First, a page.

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Ember.js: Support of the "Target" option for closing actions
Law. I fully understand that there is an inconsistency between element space action and closure actions in relation to. It's not the only inconsistency (for example, closing actions aren't bubbling up) and it might appear unintentional. I agree that the silent bug case we have today where a developer might migrate from an Element Space Action to a Closing Action and where pasta copies expect consistent behavior but don't get it is less than ideal and Can be improved.
However, I strongly believe that the use case described above (addressing methods for a model) is an anti-pattern when developing Ember apps. In this light, the behavior of classic actions can be viewed as a bug, and I don't want to propagate that behavior into closing actions. In the medium term, element room actions in Ember will be outdated and removed in the long term. However, the closing action API remains with Ember for a long time. Let's only bring what we want.
There is no documentation to suggest that
Of the three with @rwjblue Linked documentation snippet implies only one that is used as the context for the job evaluation. However, the sample code uses a string action name and not a function. I am not aware of any documentation that describes a context argument for passed functions.
In fact, the documentation explicitly states what does in the intro:
- will be on instead of the current one
Context for the hash. This can be useful when targeting a
Service for promotions.
It will look for the hash. Do not call any function with the context.
Why avoidance is an anti-pattern
Many experienced developers resent the design in Ember. I fully agree that the ergonomics are not optimal, however they can be improved over time and the design serves a purpose.
The common foot weapon is supposed to help with a conflict between template-related actions and lifecycle hooks. For example:
If defined, there is no way to determine whether a user inadvertently used a method name that conflicts with a hook, or whether they intended to subordinate this behavior. What was the goal in the code above? Override the lifecycle hook or add an action?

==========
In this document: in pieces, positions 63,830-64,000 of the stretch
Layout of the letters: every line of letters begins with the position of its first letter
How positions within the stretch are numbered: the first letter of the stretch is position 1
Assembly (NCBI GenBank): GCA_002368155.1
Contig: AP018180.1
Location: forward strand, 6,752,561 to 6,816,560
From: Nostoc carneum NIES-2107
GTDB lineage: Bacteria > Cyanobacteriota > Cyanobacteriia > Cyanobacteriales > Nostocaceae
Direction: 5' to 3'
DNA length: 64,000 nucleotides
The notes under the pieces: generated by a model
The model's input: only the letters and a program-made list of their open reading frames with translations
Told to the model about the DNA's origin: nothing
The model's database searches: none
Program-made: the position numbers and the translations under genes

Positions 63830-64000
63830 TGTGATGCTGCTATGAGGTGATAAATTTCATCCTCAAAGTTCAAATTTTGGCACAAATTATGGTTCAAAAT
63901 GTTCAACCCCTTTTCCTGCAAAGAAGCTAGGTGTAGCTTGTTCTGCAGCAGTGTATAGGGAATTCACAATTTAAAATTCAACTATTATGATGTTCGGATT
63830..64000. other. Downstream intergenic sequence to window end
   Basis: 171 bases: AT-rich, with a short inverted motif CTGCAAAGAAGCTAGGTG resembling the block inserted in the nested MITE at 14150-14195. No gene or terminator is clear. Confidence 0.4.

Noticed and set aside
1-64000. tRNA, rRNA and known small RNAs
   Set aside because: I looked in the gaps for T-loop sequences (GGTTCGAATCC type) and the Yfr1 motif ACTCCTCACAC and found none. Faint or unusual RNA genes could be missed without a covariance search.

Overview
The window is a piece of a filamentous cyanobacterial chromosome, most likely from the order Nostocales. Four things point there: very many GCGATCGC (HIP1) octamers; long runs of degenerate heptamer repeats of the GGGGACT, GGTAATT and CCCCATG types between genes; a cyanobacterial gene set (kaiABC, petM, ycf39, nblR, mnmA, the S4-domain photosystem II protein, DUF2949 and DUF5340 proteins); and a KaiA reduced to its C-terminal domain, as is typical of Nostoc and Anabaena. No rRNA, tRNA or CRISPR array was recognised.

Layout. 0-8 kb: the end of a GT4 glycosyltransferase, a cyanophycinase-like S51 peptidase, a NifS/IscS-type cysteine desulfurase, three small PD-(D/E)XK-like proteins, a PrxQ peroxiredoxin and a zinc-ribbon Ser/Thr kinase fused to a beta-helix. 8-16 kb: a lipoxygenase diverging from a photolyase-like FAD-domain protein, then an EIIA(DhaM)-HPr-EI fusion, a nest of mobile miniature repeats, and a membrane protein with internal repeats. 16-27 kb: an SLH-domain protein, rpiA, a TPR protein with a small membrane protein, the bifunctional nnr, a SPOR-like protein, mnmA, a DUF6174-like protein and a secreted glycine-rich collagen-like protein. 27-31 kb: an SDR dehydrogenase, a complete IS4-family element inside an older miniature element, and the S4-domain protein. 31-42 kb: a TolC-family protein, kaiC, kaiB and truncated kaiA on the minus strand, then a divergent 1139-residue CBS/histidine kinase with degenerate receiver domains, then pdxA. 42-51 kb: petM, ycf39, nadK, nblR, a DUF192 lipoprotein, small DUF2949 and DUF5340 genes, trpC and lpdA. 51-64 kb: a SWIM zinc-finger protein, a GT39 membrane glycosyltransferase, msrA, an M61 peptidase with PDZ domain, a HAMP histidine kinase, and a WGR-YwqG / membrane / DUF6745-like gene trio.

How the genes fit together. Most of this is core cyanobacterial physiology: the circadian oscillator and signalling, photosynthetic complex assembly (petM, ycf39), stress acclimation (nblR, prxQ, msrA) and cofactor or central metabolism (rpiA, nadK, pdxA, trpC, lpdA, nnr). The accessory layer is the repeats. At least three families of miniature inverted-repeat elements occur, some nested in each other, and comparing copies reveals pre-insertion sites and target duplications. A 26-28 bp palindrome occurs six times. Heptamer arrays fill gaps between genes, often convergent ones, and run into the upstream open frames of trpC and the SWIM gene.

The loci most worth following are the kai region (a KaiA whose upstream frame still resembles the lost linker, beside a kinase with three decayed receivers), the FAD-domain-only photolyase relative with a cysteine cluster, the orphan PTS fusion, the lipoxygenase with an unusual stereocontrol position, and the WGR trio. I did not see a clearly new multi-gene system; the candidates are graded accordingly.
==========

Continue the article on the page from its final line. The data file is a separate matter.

If a context is allowed to create, the above method can be called with:
Not only did the user fall into a trap where we can prevent them from falling (he stomps), but they also had to enter twice. Since this can be a service or something with a complex name, it only invites typos and reduces readability to encourage it.
Compare this to the action system that works today:
This had no repetition and does not conflict with the model's lifecycle hook ().
For measures to work well, the framework must support them at all times. Even though there are cases in which passing a context works safely, we need something robust against known error cases. We want all apps to expose the API for templates.
But the ergonomics sucks
I agree that seems out of date. I am assuming that once ES classes are supported, we will want to use decorators. For example:
A decorator would allow us to state that the user has not fallen victim to an ordinary foot weapon. For example, we can check if there isn't a method with the name in the superclass, or if there is a method in the superclass that also has one (actions can only override actions). In the above case, since it is actually defined in the chain, we can claim that an action is stomping a lifecycle hook and notify the user accordingly.
Once this system is in place, actions can also create deals with their context. Since the context is packed into the action, there is no need to specify a context. This removes the duplication, and then addresses a method in the model. I think would be feasible at this point. Perhaps the helper himself is not needed.
I think we can and will improve this, but I don't want to encourage developers to do anything other than the current ones as they are designed today.
What I think we should do
I am not suggesting that nothing should be done. There's definitely a subtle inconsistency between that
two APIs and we can improve the failure mode.
- On closing actions, which are raw functions passed in (I believe here?), We should claim that also will, suggesting that the user is using string actions instead.
- If there is an implicit context of in closing actions (which I can't refer to exactly when scanning the code but I believe because others triggered it) we should change that to. always. When the method completes, it continues to evaluate as expected. A change in behavior is only found in the implicit cases.
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